Winner of the 2020 Kathryn A. Morton Prize in Poetry judged by Alberto Ríos, this poetry collection is “composed entirely of words taken from the letters and public statements of the notorious segregationist Bull Connor.”




The Tenderest of Strings by Steven Schwartz

Regal House Publishing | January 4, 2022

In this novel, Schwartz explores “what it takes to survive as a family in a small Western town that beckons from afar but will put its newcomers to the test of their lives.”




Bamboophobia by Ko Ko Thett

Zephyr Press | January 4, 2022

Presented bilingually in Burmese and English, these poems by Ko Ko Thett “bring oddball lists, linguistic inventiveness, and sardonic humor to the brutal contradictions of life and history in and outside of his native Burma.”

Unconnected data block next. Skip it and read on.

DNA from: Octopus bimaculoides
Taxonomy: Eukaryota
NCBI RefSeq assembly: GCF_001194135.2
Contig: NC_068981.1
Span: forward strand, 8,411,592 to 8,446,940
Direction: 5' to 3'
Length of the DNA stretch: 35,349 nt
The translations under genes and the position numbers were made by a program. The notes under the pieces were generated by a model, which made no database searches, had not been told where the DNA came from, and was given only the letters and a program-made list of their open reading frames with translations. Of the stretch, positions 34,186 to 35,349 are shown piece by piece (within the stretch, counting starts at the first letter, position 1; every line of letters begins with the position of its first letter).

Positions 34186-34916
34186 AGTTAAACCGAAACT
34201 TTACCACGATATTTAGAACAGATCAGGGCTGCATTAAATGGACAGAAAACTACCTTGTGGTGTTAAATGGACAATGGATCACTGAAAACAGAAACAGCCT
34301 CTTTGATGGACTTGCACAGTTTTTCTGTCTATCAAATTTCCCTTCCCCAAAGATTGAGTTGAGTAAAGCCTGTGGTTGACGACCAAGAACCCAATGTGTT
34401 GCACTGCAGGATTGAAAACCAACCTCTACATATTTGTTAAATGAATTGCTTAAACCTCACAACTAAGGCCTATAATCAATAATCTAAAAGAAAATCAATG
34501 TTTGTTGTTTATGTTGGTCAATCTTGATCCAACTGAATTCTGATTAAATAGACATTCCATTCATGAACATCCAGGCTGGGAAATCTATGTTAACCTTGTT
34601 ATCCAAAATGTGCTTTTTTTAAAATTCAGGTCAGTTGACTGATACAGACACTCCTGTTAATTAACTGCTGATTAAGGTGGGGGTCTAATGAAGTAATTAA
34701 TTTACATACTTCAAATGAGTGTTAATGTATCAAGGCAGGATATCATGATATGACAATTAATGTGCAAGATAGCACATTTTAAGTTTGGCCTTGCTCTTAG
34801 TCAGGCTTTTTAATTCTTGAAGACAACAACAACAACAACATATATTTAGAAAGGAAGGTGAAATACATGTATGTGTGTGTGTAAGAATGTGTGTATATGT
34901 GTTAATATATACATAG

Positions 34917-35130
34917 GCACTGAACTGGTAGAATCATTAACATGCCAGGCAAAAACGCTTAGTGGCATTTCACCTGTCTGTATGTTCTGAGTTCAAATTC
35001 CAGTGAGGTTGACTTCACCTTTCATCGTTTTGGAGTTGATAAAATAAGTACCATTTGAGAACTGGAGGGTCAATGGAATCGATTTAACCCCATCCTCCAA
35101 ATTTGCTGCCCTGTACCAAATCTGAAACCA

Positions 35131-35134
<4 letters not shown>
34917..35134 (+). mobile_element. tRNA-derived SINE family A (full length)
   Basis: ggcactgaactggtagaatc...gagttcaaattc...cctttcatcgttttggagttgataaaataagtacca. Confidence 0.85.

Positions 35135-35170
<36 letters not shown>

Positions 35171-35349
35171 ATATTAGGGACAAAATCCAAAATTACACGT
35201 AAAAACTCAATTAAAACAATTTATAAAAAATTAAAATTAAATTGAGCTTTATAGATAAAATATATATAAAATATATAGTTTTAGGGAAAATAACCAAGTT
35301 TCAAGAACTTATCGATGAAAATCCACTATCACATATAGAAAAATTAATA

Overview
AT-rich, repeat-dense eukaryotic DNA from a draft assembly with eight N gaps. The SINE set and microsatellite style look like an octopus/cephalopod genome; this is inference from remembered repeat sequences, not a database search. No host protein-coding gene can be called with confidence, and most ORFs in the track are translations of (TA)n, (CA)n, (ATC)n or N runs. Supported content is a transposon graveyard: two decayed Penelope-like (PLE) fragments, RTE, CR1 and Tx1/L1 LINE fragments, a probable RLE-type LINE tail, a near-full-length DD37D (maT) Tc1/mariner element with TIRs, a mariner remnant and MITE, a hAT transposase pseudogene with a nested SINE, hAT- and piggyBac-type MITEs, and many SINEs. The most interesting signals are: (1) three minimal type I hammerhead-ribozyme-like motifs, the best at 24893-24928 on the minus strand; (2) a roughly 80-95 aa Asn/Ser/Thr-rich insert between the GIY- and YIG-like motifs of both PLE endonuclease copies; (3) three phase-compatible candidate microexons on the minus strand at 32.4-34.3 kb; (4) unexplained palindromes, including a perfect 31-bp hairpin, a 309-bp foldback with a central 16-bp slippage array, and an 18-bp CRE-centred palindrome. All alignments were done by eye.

Just Maria by Jay Hardwig

Regal House Publishing | January 7, 2022

According to Ashley Holstrom, in this children’s novel “a blind twelve-year-old girl wants to be known for what she does, not by the fact of her disability.”




Out Front the Following Sea by Leah Angstman

Regal House Publishing | January 11, 2022

Out Front the Following Sea is “a historical epic of one woman’s survival in a time when the wilderness is still wild, heresy is publicly punishable, and being independent is worse than being scorned—it is a death sentence.”




The Vanished Collection by Pauline Baer de Perignon 

Translated by Natasha Lehrer

New Vessel Press | January 11, 2022